We got the 10-22 dialed back in and had a rather boring but satisfying session of putting round after round into a dime sized hole.

Next range session we got everything dialed in and it became a tack driver.


At least the rifle is a shooter once you get your scope base issues solved.

Ar180shooter
February 19, 2012, 01:28 PM
Sounds like issues with your selection of mount/rings, and inexperience in scope mounting and maintenance.

red rick
February 19, 2012, 01:50 PM
Have a smith mount the scope if you don't know how. It's not the gun.

wingman
February 19, 2012, 02:15 PM
Operator error along with poor mounting technique. I use Burris signature zee rings with a slotted base and Mueller 4-14 apv scope never had any problems with mounting system, I do recheck stock screw on occasion they will be loose from factory on some, found that to be true with various brands.

Husker_Fan
February 19, 2012, 02:19 PM
I don't like the idea of locktite on the action screw, but I also like to tinker with my 10/22. If that screw is the problem, get a torque driver and properly set it.

natman
February 19, 2012, 02:25 PM
10/22s have plenty of faults, but all the problems you describe are with the scope mounts and rings. You put those on and would have had the same problems with any other rifle.

HKGuns
February 19, 2012, 02:28 PM
Can't see how you are blaming the rifle either. You stated in your post it is a tack driver when you've done the setup correctly. Fix your scope problems or stick with the iron sights.

hardluk1
February 19, 2012, 02:30 PM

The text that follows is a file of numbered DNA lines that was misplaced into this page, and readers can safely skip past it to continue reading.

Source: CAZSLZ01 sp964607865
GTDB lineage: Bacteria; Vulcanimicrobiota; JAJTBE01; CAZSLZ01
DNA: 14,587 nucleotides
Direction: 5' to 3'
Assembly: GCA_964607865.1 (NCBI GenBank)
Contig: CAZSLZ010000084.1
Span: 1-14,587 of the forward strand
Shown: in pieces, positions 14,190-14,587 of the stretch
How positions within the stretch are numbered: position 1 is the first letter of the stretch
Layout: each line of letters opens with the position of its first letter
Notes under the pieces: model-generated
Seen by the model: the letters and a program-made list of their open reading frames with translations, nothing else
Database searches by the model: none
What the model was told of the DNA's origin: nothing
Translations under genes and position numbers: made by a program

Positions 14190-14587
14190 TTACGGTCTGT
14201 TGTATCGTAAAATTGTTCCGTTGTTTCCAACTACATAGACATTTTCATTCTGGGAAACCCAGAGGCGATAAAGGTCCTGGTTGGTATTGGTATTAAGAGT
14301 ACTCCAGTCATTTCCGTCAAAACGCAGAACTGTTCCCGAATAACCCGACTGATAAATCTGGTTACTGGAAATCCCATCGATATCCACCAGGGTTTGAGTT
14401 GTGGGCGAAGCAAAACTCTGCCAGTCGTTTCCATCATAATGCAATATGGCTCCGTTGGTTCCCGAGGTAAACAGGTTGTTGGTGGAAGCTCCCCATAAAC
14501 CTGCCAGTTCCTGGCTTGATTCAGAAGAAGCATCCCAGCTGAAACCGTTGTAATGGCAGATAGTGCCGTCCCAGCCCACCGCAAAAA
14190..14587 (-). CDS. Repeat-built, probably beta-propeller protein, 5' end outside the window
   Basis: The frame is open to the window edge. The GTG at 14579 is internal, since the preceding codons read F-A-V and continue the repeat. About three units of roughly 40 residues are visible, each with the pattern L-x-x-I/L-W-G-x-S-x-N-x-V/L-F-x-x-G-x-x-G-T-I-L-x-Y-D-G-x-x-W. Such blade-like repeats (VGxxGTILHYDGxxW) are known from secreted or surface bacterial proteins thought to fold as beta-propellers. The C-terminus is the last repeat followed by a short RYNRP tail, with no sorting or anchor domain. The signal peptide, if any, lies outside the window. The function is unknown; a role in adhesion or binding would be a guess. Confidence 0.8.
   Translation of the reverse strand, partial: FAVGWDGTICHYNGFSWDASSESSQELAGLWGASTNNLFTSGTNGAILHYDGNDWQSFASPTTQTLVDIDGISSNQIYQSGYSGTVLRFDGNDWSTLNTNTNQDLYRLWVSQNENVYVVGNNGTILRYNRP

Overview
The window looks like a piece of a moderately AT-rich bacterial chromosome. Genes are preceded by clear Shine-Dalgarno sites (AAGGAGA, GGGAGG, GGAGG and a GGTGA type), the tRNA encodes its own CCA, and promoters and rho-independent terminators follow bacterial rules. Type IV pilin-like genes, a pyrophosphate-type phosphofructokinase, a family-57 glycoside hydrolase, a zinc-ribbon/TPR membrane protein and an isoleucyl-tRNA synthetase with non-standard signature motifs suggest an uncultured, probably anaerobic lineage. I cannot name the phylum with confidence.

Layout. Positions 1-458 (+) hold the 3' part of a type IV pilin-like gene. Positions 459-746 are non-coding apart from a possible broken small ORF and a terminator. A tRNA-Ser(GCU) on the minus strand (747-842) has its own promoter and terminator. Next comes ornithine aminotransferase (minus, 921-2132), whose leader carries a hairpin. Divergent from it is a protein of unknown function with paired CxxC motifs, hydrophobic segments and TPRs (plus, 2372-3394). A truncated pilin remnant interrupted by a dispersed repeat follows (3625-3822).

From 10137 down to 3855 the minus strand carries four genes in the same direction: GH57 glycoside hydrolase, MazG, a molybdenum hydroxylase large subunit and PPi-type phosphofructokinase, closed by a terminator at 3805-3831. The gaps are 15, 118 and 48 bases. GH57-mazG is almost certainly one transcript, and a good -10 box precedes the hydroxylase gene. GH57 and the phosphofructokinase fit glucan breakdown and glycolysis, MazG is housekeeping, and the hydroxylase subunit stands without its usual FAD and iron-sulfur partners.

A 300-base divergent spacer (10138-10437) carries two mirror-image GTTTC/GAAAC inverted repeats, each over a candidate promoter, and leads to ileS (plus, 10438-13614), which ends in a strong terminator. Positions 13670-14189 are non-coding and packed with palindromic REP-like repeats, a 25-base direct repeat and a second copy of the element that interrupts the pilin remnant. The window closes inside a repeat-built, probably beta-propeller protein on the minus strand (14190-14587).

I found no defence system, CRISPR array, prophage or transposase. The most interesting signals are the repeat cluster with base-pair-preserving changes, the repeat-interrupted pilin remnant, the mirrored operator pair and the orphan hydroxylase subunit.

No one said to lock-tie action screws i don't think. Scope base heck yes.

wingman
February 19, 2012, 02:40 PM
Operator error along with poor mounting technique. I use Burris signature zee rings with a slotted base and Mueller 4-14 apv scope never had any problems with mounting system, I do recheck stock screw on occasion they will be loose from factory on some, found that to be true with various brands.

husker
February 19, 2012, 03:04 PM
I had a similar problem with a scope walking or moving in the rings. I used a lil double sided tape. Put the tape in the ring halves. Tightened everything down ,& loctited everything. No more probs

http://www.nordisco.com/images/standard/665M.JPG

Omaha-BeenGlockin
February 19, 2012, 03:13 PM
Add me to bad owner column---nothing wrong with the rifle.

Pindarslight
February 19, 2012, 03:27 PM
I think the op gets it or at least should. I love my free 10/22 all weather model. I've already looked at a new thumb hole stock and barrel. First thing I read was don't use the stock mount rail. I have yet to mount a scope but I don't have an issue with my sights as the op described. I agree they aren't the best but I'm going to keep them for awhile. I say don't hate the rifle it's been around forever and a very good one. It's not popular for nothing. Do what's been suggested and take it out for another run.

Jaymo
February 19, 2012, 03:27 PM
I like the 10/22, but it's the most overrated .22 rimfire ever made. Reliable enough, and decently accurate, but nothing to write home about.
Every one of my old Mossberg, Winchester, Marlin, Savage, and Remington rimfires will outshoot my 10/22s by a good margin.
In order to get the 10/22 to run with any of the others, I'd have to spend more money than the gun cost for barrel, trigger, and bedding upgrades.

The 10/22 is a good, fun rimfire, but it's not a great one.
You'd be better off buying your son a Marlin 795 or 60 if you want an accurate, reliable .22 for hunting. They're also lighter and better balanced, and the stock isn't so fat.

Yes, I have a love/hate relationship with the 10/22.
I love it because it's a Ruger.
I hate it because it isn't what it should be, for the current price.

Pindarslight
February 19, 2012, 03:51 PM
I like the 10/22, but it's the most overrated .22 rimfire ever made. Reliable enough, and decently accurate, but nothing to write home about.